• Measure intermolar and intercanine transverse distances at the cusp and gingival levels, surface area and volume of the palatal vault.
  • Determine optimal timing for orthodontic treatment.
  • Examine the benefits of mixed dentition treatment in CLP patients.

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Vertical Control in Class II Treatment with MIA

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Vertical Control in Class II Treatment with MIA

Apr 25, 2017 4:00pm ‐ Apr 25, 2017 4:30pm

Vertical control is the key to successful orthodontic treatment of Class II malocclusion. The control of the horizontal movement of the dentition depends on how the vertical dimension of the maxillomandibular complex is controlled. Vertical control can make horizontal correction possible. This might be the single most important mechanical consideration that has to be accomplished during the treatment of the patient with a high angle Class II malocclusion. Successful correction of various orthodontic problems depends on the control of the horizontal planes, particularly the occlusal plane. The occlusal plane is the key to counterclockwise rotation of the horizontal planes. The clinician should control extrusion of the maxillary and mandibular posterior teeth, and control anterior vertical dimension, particularly the maxillary anterior segment during mechanotherapy to maintain or close the occlusal plane. A large increase in horizontal mandibular response for Class II correction, chin enhancement, and Z-angle improvement can be achieved by vertical control. Micro-implant anchorage (MIA) is very effective in maintaining or closing the occlusal plane and mandibular plane with counterclockwise movement of the chin by vertical control of maxillomandibular complex.

Learning Objectives:

  • Define and identify the characteristics of Class II malocclusion.
  • Describe and explain the importance of the vertical control using Tweed-Merrifield directional force technology in Class II treatment.
  • Demonstrate and distinguish the efficiency of the Micro-implant anchorage (MIA) for vertical control in Class II treatment.

Speaker(s):

Is Board Certification Necessary for an Orthodntist?

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Is Board Certification Necessary for an Orthodntist?

Apr 25, 2017 4:00pm ‐ Apr 25, 2017 4:30pm

This lecture will outline the importance of achieving the American Board of Orthodontics (ABO) certification upon graduation from a CODA approved orthodontic residency program.

Learning Objectives:

  • Identify the esoteric reasons for a graduating resident’s need for Board certification.
  • Analyze the skill sets of professional self-assessment.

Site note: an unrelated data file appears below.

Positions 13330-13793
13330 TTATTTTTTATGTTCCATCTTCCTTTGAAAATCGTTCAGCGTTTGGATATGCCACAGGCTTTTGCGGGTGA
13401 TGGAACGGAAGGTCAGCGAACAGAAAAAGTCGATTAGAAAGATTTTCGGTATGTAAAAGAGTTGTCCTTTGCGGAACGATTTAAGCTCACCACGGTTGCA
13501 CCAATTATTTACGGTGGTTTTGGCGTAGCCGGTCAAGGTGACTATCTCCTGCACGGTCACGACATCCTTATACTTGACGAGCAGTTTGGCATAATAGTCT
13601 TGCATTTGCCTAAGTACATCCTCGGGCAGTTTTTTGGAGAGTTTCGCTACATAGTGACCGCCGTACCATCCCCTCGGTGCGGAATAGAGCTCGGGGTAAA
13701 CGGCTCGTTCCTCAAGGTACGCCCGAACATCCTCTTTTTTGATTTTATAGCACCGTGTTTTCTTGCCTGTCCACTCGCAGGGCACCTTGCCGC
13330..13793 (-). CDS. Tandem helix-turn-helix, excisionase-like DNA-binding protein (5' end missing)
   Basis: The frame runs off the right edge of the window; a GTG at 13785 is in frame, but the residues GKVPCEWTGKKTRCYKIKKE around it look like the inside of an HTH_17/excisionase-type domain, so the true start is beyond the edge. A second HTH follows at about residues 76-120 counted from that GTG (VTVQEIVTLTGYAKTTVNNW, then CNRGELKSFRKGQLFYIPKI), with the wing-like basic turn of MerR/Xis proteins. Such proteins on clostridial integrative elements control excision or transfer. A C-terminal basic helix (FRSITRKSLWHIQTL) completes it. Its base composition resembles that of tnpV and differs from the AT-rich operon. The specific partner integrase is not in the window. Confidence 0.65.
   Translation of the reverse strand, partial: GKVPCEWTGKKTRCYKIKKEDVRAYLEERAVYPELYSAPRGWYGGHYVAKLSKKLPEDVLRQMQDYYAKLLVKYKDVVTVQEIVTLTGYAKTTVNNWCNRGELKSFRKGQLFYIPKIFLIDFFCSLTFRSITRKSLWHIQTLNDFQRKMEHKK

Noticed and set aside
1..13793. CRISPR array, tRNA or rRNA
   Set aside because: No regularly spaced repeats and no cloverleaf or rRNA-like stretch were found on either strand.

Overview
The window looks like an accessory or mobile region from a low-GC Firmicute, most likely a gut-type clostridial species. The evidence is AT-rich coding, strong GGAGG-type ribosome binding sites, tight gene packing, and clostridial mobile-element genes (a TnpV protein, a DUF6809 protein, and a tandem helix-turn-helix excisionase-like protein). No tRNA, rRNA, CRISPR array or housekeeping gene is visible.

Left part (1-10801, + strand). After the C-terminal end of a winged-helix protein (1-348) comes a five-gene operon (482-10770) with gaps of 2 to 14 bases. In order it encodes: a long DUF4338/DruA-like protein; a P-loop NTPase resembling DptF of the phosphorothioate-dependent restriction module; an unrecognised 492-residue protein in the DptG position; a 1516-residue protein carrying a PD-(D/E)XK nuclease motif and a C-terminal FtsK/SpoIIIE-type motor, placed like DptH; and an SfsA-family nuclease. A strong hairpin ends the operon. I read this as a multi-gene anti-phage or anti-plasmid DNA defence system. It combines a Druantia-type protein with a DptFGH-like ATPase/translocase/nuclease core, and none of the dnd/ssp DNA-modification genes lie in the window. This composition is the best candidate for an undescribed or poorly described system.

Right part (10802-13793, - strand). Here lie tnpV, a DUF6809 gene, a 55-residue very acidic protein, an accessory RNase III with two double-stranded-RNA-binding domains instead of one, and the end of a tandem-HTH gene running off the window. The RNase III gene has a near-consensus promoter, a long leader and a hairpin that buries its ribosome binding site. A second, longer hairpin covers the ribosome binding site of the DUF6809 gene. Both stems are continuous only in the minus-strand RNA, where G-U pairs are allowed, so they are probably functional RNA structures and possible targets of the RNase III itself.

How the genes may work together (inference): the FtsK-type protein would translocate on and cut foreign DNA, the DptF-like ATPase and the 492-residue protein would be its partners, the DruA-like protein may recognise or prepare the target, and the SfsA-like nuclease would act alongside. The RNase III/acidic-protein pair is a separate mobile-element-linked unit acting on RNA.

• Manage the quality of patient care by his/her regular re-certification.

Speaker(s):

Can We Really Accelerate Orthodontic Tooth Movement

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Can We Really Accelerate Orthodontic Tooth Movement

Apr 25, 2017 4:00pm ‐ Apr 25, 2017 4:30pm

Orthodontists are trying to accelerate the orthodontic tooth movement for the past 60 years. Reducing the treatment time decreases risk of caries, periodontal disease, root resorption, and increases patient satisfaction. This lecture will be focus on different minimal and moderate invasive procedures used to accelerate the orthodontic tooth movement. Furthermore, this lecture will also evaluate the limitations in achieving the accelerated tooth movement.

Learning Objectives:

  • Discuss the biology behind the accelerated tooth movement.
  • Discuss the different procedures used to accelerate the orthodontic tooth movement.
  • Discuss the potential limitations behind the accelerated tooth movement.

Speaker(s):

Smile Esthetics: Raising the Level of Orthodontic Care

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Smile Esthetics: Raising the Level of Orthodontic Care

Apr 25, 2017 4:10pm ‐ Apr 25, 2017 4:30pm

The search for esthetic treatment outcomes has intensified in the routine care of dental professionals. With this trend, patients have sought treatment with the primary goal of improving smile esthetics. The aim of this lecture is to present a protocol that helps to assess a patient's smile, entitled: 10 Commandments of Smile Esthetics.

Learning Objectives:

  • Discuss the importance of including smile esthetics guidelines to the orthodontist’s clinical routine.
  • Describe a protocol to assess patient's smile entitled: 10 Commandments of smile esthetics.
  • Demonstrate with three case reports how the clinician can raise the level of orthodontic care by means of incorporating concepts of smile esthetics on a routine basis.